Is New York really the second-most-segregated city in America?

The New York metro region, by race

Salon yesterday came up with a fascinating report on the 10 most segregated urban areas in America. The results were shocking, especially for us denizens of the northeast who like to imagine we’ve gone beyond the racial tensions of the past century; numerous "educated," "liberal" cities ended up on the list, including New York, sitting all the way up there at number two. (For the curious, Milwaukee was first.)

What? New York, second? Deliciously cosmopolitan, multicultural metropolis New York is more segregated than Los Angeles? Apparently. To start, we’re talking whole metro areas here, which once again means you’re allowed to blame everything bad on Bridge and Tunnel folks.

That was a joke, but segregation in New York’s suburbs is no laughing matter! As Salon reports:

"Here in the home of limousine liberalism, the first part of the problem is to get anyone to stop talking about ‘diversity’ in the aggregate long enough to acknowledge that municipal and neighborhood segregation didn’t just drop from the sky … and isn’t simply a function of economics or of self-selection," Craig Gurian, executive director of the Anti-Discrimination Center, says. "Rather [it] was created by explicitly discriminatory conduct on the part of both public and private actors over the course of decades."

From MetLife refusing to rent Stuyvesant Town to blacks in the 1940s, to Yonkers fighting moves to bring low-income housing to the city’s east side in the 1980s, to Westchester county’s misrepresentation of its affordable-housing efforts, efforts to segregate New Yorkers by race and income have been going on for decades.

However, there some good news for ashamed New Yorkers: Despite the number’s we’re still probably better than other cities. Although our neighborhoods are very segregated, the nature of the city means that New Yorkers spend a lot of time in neighborhoods that are not their own! At least, that’s what NYU urban policy professor Ingrid Ellen Gould says:

"What happens is that we’re not making apples to apples comparisons. The neighborhoods in Atlanta and Houston are 10 times the size of neighborhoods in New York City physically. The census tracts are so much smaller, so you’re likely to cross over a number of census tracts every day."

So why not break out those cheers? "We’re not #2! We’re not #2!" (via Salon)


News
Entertainment
Sports
Lifestyle
National

New statue of Penn State's Paterno set for…

By David DeKokHARRISBURG, Pennsylvania (Reuters) - Fundraising for a new statue depicting Joe Paterno "as the man he was and not Joe the football coach"…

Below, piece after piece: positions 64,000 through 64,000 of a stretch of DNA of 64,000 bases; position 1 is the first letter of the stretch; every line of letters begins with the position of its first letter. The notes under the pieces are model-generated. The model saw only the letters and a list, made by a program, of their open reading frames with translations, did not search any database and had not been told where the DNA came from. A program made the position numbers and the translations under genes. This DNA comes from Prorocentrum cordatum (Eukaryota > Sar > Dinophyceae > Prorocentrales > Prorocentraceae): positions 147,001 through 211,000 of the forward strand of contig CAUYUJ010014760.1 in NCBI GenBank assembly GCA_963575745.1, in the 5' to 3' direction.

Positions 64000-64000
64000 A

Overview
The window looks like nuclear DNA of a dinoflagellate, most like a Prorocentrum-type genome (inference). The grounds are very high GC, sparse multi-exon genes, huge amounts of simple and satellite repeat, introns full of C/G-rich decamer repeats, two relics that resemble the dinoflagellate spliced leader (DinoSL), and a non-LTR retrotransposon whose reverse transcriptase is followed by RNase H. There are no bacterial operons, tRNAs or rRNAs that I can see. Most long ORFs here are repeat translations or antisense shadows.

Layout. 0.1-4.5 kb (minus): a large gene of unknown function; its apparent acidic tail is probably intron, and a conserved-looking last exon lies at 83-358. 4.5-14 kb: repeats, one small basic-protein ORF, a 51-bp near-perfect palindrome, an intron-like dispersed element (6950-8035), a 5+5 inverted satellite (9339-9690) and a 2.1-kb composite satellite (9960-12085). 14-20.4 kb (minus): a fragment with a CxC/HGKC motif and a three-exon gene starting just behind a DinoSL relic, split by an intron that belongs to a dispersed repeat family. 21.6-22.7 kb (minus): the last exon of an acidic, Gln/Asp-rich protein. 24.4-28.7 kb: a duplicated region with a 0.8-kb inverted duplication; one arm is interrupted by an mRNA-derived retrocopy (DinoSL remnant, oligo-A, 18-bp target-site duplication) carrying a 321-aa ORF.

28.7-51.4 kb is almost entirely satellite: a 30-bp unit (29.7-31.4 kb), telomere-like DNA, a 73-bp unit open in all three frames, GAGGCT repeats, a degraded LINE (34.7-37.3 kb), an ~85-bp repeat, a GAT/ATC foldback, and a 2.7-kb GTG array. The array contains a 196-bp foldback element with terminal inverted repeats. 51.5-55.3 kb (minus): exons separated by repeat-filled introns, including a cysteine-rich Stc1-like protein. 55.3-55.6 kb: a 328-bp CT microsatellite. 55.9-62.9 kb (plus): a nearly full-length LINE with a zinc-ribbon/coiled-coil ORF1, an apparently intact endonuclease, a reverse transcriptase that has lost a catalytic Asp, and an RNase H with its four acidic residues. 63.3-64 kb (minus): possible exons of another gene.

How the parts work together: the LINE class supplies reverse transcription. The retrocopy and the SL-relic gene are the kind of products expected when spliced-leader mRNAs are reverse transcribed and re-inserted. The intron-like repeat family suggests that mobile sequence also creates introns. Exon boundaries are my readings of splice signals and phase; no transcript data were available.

National

On newly released tape, 'Squeaky' Fromme says was…

Manson Family member Squeaky Fromme told a mental health examiner in newly released interview the "X" she carved in her forehead was meant to separate her from "the system."

Local

New York-based Century 21 store coming to The…

The former Strawbridge & Clothier building will once again host a department store. City officials on Thursday announced New York-based Century 21 Department Stores will…

National

Electric Zoo tickets on sale Tuesday as festival…

Electric Zoo tickets go on sale Tuesday. The festival announced plans to amp up security after two attendees died last year from apparent drug overdoses.

Movies

Tribeca: 'Goodbye to All That' star Paul Schneider…

Paul Schneider talks about his new film "Goodbye to All That," not acting too much and how he'd rather indulge in simple pleasures than play the scene.

The Word

Taylor Swift battles paparazzi daily at Tribeca penthouse

We're entranced by these photos of poor Taylor Swift leaving her Tribeca apartment.

Movies

Tribeca: Nikki Reed on going funny for a…

"Intramural" star Nikki Reed talks about being the straight person in a broad comedy, spending time in Austin and how "Thirteen" was a "miracle."

Movies

Interview: 'The Quiet Ones' star Sam Claflin on…

"Hunger Games" co-star Sam Claflin talks about his new horror film "The Quiet Ones," plus how technology connects him with fans.

NBA

Jason Collins named to Time's 100 Most Influential…

Jason Collins was named to the list after coming out as the first openly gay player to appear in an NBA game.

MLB

The return of Cole Hamels brings optimism

Cole Hamels’ quality start Wednesday was a nice change of pace from his recent season debuts.

MLB

Tony Gwynn Jr. a nice surprise for Phillies

Tony Gwynn Jr. has been a plus in every way for the Phillies.

NFL

2014 NFL Mock Draft: Updated, new April 24…

2014 NFL Mock Draft: Updated, new April 24 version

Food

Hai Street Kitchen opening in Rittenhouse May 22

Japanese cuisine will get a Chipotle-style twist at Hai Street Kitchen & Co., a new casual, quick-food restaurant opening near Rittenhouse Square on May 22.…

Parenting

New study: Inside the wage gap between boys…

According to a new study, there's a wage gap between boys and girls, with boys earning more allowance for less chores.

Tech

From Apple TV to Fire TV, big changes…

Apple is set to launch a new generation of it's Apple TV, which grossed over $1 billion in 2013. But competition from Amazon and Google looms.

Style

Katy Perry releases a new Claire’s collection

Katy Perry expands her empire by releasing an accessories collection at Claire's.